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Hurricane Katrina anniversary: Can New Orleans' new mayor revive the city?

Mitch Landrieu wasn't mayor of New Orleans when hurricane Katrina hit. But he is now, and at the five-year Katrina anniversary, residents are looking to him to move the city forward.

Diedra Taylor is happy to be back in her home in the Lower Ninth Ward, but the abandoned plots in her neighborhood make her feel as if she lives on a remote homestead.

Melanie Stetson Freeman/Staff

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Mitch Landrieu now owns the legacy of hurricane Katrina.

He was not mayor then. Moreover, he was defeated by incumbent Mayor Ray Nagin in an election only seven months after the hurricane left 80 percent of the city under water.

But he is mayor now, having taken office in early May, and it is now his challenge to bring to New Orleans the hoped-for post-Katrina renaissance that has never fully taken form in the five years since.

IN PICTURES - Hurricane Katrina: 5 years later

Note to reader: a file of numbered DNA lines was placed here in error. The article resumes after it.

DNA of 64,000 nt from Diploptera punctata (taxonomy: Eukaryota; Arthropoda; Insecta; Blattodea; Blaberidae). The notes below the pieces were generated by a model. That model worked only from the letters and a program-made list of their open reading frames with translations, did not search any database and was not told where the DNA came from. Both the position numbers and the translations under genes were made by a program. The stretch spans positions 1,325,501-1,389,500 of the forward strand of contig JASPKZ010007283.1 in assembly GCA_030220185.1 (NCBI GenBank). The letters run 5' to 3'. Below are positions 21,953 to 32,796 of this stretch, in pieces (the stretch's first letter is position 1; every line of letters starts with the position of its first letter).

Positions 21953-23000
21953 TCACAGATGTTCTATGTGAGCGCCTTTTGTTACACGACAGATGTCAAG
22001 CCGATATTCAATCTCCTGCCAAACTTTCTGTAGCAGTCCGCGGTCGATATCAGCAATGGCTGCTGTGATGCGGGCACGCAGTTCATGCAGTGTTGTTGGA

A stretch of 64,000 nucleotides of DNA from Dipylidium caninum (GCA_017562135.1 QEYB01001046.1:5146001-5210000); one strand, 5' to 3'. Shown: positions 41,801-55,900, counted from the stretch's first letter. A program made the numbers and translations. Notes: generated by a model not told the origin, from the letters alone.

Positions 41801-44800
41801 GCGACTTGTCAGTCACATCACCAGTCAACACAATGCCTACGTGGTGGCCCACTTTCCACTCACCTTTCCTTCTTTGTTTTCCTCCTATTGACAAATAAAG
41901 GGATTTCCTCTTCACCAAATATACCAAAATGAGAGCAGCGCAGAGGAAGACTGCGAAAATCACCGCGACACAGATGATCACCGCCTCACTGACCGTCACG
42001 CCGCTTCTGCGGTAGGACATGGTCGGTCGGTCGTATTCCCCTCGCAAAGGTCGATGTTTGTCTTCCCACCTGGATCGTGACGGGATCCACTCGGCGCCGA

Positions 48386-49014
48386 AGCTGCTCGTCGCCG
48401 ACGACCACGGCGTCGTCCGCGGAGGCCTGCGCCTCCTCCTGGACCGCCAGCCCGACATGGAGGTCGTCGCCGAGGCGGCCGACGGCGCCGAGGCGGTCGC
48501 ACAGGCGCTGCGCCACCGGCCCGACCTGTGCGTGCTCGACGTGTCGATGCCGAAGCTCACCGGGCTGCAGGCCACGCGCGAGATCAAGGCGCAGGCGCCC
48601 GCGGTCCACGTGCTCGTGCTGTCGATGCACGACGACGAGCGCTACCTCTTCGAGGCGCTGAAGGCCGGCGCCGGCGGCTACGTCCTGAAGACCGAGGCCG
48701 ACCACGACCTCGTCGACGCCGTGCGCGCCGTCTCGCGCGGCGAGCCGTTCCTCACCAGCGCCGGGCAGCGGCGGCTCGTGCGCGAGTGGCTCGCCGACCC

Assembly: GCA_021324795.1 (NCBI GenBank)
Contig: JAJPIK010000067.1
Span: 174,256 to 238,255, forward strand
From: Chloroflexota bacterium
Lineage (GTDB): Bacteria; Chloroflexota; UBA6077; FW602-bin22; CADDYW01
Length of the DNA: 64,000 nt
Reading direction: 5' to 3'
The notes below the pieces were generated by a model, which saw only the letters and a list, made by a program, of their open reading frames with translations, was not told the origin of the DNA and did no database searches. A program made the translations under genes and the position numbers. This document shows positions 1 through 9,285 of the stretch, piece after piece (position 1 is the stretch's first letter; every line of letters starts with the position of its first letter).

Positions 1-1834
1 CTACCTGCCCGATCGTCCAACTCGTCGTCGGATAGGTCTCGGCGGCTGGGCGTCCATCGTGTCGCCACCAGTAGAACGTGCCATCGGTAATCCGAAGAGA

For much of the nation, this month – the fifth anniversary of the storm – marks a moment to chronicle how far New Orleans has come. But for voters in New Orleans – and for the man they elected earlier this year – it is time to address how much further the city needs to go.

Yes, Lower Ninth Ward resident Diedra Taylor has her home again, but she has no neighbors and 10-foot-high grass swallows swaths of empty blocks around her.

Yes, tourism has recovered from its 2006 post-Katrina lows of 3.7 million visitors, but last year's total – 7.5 million – is well below the 2004 peak of 10.1 million.

And yes, Mayor Nagin is gone, but his regime's legacy is perhaps Landrieu's greatest challenge: a $67.5 million deficit and little in the way of progress against New Orleans' endemic corruption.

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